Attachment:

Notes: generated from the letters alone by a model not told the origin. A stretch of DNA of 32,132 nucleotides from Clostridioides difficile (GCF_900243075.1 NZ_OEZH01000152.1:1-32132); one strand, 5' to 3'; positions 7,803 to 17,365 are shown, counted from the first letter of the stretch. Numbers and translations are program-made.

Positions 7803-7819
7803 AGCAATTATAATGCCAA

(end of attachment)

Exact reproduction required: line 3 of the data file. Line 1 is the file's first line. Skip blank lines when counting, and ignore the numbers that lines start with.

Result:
7803 AGCAATTATAATGCCAA